Top court PG slams 'moralistic' sentence

After 'passionate storm' and 'disappointment' judged extenuating

(ANSA) - Rome, march 15 - The prosecutor-general at the supreme Court of Cassation on Friday slammed two recent controversial sentences halving murder terms because of "a passionate storm" and "disappointment" on the part of the culprits.
    "You must deal with facts and not give moral or aesthetic judgments in sentences," said Riccardo Fuzio on the two recent cases of femicide which have spurred probes.
    A man got only 16 years for stabbing his wife to death because a judge recognised the extenuating circumstance that he was "disappointed" after she failed to keep a promise to leave her lover in Genoa, judicial sources said Wednesday.
    Prosecutors had asked for a 30-year term for the man, who stabbed Jenny Angela Coello Reyes several times in the chest.
    The sentence's explanation said the man stabbed her "because he was motivated by a mixture of anger and desperation, profound disappointment and resentment", according to Il Secolo XIX newspaper.
    The victim's lawyer, Giuseppe Maria Gallo, said "honour killings have been resurrected with this sentence explanation".
    He appealed against the sentence.
    In the other case, earlier this month, Bologna prosecutors said they will appeal against a ruling by an appeal court to almost halve the sentence of man for the homicide of his partner on the grounds that he was in the grip a "passionate storm" when he killed the woman.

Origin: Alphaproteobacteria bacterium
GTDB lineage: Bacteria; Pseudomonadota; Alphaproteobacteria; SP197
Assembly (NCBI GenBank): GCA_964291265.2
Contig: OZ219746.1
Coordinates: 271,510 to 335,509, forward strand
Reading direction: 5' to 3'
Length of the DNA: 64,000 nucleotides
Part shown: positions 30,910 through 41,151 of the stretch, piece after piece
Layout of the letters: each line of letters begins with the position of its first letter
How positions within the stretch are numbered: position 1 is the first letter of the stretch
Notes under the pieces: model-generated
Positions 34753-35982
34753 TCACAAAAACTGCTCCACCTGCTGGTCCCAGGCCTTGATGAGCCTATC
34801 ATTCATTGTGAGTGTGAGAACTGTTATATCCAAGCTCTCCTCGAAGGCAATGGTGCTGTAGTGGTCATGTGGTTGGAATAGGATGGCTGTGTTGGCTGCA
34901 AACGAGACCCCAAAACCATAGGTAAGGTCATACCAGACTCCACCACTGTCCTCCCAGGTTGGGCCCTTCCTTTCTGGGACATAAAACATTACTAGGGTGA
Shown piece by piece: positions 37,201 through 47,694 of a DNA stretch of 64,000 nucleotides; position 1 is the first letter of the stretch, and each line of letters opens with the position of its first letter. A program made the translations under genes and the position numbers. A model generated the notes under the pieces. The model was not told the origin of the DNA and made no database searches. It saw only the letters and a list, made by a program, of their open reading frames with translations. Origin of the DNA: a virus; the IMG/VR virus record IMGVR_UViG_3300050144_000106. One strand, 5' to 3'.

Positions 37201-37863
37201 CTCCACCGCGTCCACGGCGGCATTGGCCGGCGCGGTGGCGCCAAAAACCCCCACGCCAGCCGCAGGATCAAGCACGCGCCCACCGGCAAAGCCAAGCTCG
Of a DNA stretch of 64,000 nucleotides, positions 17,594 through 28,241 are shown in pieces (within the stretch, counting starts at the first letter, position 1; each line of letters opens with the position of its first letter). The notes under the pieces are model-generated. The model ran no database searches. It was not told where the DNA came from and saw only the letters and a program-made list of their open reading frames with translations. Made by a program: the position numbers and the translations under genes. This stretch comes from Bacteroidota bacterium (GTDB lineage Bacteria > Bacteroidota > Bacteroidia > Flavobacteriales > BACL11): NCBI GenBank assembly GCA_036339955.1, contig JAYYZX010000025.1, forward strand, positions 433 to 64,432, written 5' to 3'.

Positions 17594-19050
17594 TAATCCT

The appeal court reduced the jail term of Michele Castaldo, who confessed to killing Olga Matei, a woman with whom he had been in a relationship for about one month, from 30 to 16 years, provoking widespread condemnation.
    The president of Bologna's appeal court said that "jealousy was not considered the reason for the mitigation", arguing that that killer's "unhappy life experiences", his "fear of abandonment" and the fact he needed psychiatric treatment had been taken into consideration.
    No emotional reaction can justify femicide, Premier Giuseppe Conte said Thursday commenting on the two sentences.
    "We must make clear, strongly, that NO EMOTIONAL REACTION, NO FEELING, HOWEVER INTENSE, can justify or lessen the gravity of a femicide," Conte said on Facebook.
    He said he felt "duty-bound" to join the public debate about the controversial sentences.